My name is Melanie Southerland, and I am the Family and Consumer Sciences Agent for Jefferson County. I started in my position on August 1, 2022. I come from Taylor County, FL where I grew up and still live today. I love living and working in a rural community. I bring my passion for health and wellness promotion and knowledge of social determinants of health, aiming to reach all areas where people live, work, play, and worship. Health is comprehensive; it includes physical health, emotional health, mental health, and financial health. In Jefferson, I will be focusing on providing education and resources for improving healthy lifestyles and food safety practices as well as improving economic well-being.
I earned a Bachelor of Science Degree in Social Science and Child Development and a Master’s Degree in Public Health from Florida State University. I bring experience from working with the UF/IFAS Extension Family Nutrition Program for the last five years where I served as the Nutrition Program Manager for five rural counties in northeast Florida.
When I am not working, I enjoy spending time with my husband and our family. I enjoy walking my dogs, reading, and fishing!
Every year, King Arthur Baking Company hosts baking contests in every corner of the country at county, regional, and state fairs. The North Florida Fair is no exception – King Arthur Baking Company is hosting a baking contest with cool prizes.
The name King Arthur stands for attributes of purity, loyalty, honesty, superior strength, and a dedication to a higher purpose (yes, the Arthurian legend, King Arthur). For over two centuries, King Arthur Flour has been providing baker’s flour. In 1790, King Arthur Flour began importing flour to Boston from Britain. King Arthur Flour has gone from using imported wheat to using USA-grown wheat – flour that, two centuries ago, was sold in wooden barrels to flour sold in pre-weighed bags at retail stores.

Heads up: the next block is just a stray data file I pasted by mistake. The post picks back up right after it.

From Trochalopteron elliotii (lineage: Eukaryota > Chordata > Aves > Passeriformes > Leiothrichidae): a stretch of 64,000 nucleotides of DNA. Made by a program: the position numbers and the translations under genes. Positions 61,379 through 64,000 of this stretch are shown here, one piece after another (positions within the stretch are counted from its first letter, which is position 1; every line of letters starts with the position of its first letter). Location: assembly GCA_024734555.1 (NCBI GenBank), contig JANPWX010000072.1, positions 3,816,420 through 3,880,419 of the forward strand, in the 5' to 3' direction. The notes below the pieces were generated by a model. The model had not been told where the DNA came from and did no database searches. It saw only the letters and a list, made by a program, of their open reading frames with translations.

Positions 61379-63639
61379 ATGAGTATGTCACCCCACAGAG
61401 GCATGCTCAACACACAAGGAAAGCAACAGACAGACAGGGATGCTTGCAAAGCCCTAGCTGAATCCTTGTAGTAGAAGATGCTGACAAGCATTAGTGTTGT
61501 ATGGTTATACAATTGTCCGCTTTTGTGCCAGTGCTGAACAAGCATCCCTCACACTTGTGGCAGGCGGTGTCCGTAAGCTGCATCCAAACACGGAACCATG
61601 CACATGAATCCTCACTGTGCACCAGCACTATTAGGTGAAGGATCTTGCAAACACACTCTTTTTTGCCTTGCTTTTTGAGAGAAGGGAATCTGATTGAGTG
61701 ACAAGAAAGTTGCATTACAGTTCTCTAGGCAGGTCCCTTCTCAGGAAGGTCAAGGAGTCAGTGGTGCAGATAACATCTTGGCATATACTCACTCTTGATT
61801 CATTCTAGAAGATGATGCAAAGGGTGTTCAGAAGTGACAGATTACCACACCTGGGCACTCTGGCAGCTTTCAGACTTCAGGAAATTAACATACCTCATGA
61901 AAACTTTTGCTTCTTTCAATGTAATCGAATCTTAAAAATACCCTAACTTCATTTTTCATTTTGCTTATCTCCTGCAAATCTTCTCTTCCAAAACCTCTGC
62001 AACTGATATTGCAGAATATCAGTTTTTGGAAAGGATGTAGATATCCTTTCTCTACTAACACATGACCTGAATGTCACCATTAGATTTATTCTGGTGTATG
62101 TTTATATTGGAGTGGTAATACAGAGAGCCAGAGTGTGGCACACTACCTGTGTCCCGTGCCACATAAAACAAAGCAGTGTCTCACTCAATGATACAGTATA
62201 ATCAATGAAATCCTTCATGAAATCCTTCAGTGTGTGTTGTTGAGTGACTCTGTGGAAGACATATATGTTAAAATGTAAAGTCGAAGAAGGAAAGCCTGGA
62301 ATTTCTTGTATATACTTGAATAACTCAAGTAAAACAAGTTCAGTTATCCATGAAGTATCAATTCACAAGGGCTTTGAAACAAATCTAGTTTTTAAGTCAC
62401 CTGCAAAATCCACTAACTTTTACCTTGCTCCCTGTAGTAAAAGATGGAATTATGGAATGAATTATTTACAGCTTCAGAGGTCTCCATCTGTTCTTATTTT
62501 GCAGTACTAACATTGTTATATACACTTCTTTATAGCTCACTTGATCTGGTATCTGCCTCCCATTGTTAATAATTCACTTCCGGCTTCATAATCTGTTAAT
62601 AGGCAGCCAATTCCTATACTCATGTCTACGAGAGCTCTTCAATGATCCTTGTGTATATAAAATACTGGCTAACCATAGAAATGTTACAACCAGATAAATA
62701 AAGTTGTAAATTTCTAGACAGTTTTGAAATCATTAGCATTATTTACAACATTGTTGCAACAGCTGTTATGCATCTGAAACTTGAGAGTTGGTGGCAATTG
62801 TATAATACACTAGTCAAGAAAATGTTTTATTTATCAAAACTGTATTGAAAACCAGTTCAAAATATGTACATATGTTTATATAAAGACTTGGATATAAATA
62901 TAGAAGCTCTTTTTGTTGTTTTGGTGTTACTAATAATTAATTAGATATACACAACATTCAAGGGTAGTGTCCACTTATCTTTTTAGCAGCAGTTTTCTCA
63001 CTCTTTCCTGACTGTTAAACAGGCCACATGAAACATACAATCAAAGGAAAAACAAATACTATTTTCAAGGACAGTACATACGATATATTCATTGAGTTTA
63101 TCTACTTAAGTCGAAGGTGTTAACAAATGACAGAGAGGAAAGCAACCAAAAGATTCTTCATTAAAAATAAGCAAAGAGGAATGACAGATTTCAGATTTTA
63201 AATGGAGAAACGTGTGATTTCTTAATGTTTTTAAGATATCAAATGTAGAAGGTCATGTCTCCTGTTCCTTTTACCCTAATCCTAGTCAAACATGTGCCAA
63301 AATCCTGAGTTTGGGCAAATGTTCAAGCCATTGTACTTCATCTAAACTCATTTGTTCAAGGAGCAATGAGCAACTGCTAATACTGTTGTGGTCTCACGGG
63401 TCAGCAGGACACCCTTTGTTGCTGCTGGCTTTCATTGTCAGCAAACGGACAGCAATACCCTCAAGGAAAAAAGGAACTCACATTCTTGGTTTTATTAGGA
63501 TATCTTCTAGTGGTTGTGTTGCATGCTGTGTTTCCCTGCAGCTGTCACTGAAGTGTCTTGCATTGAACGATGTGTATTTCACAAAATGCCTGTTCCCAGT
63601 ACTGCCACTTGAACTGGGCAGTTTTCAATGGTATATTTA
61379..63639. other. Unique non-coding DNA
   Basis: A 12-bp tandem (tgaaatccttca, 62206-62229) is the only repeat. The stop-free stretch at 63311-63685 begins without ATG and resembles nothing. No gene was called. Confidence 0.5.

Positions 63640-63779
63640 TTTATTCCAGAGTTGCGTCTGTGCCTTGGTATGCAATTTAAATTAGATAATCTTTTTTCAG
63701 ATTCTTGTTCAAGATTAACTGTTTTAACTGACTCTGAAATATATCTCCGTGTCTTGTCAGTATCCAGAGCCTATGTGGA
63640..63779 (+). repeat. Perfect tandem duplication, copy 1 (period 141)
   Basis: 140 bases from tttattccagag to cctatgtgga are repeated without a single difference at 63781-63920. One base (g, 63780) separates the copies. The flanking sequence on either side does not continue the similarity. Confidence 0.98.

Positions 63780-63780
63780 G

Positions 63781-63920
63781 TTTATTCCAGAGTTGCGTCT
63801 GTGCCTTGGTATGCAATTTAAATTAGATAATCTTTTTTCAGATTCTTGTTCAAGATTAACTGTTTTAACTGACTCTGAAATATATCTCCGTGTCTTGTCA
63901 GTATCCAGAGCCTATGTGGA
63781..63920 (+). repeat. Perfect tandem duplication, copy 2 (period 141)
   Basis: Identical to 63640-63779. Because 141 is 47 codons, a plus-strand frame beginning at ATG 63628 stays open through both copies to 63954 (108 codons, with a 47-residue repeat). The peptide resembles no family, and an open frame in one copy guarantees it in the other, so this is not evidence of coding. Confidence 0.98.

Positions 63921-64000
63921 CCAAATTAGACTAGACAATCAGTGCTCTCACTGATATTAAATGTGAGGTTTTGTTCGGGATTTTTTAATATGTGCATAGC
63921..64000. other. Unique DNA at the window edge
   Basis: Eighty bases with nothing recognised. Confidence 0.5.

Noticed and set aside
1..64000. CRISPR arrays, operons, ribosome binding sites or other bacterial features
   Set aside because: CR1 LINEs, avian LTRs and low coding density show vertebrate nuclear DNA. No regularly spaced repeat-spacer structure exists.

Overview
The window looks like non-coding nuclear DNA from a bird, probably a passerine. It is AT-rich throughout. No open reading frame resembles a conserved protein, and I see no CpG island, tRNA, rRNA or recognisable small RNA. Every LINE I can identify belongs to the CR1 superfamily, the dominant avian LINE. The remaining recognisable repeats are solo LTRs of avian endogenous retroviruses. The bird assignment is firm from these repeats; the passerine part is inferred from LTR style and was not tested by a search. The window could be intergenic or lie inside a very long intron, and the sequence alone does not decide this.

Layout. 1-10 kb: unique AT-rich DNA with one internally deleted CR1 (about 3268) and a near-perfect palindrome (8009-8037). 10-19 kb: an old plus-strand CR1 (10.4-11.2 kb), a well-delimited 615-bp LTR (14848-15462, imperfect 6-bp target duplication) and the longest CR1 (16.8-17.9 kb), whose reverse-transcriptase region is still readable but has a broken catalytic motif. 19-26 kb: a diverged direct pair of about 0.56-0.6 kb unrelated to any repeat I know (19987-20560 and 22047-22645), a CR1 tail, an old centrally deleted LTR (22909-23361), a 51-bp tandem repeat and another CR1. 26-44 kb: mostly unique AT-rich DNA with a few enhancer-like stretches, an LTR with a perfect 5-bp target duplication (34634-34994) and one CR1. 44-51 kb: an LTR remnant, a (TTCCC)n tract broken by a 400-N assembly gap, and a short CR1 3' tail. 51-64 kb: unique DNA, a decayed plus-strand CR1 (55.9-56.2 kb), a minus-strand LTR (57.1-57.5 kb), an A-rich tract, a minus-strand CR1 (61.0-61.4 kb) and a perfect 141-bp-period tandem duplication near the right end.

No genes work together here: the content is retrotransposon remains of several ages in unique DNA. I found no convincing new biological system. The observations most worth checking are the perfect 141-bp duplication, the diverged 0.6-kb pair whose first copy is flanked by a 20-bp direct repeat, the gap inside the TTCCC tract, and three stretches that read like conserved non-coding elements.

In 1996, to ensure King Arthur Flour would remain in good and caring hands after their retirement, owners Frank and Brinna Sands decided to sell the company to its employees. The original tenets of King Arthur flour are still intact… although the name of the company has been changed to King Arthur Baking Company, now selling dozens of flours along with baking supplies and equipment. The logo changed a bit too, but the flour remains a favorite of bakers everywhere.
The North Florida Fair (and King Arthur Baking Company) encourages bakers of all levels to enter the King Arthur portion of the baking contests using King Arthur flour and a recipe from King Arthur Baking Company.
Banana bread has been in the American recipe rolodex for nearly a century. Banana bread was originally promoted to encourage the use of chemical leaveners, baking powder and baking soda, and to use precious food, old bananas.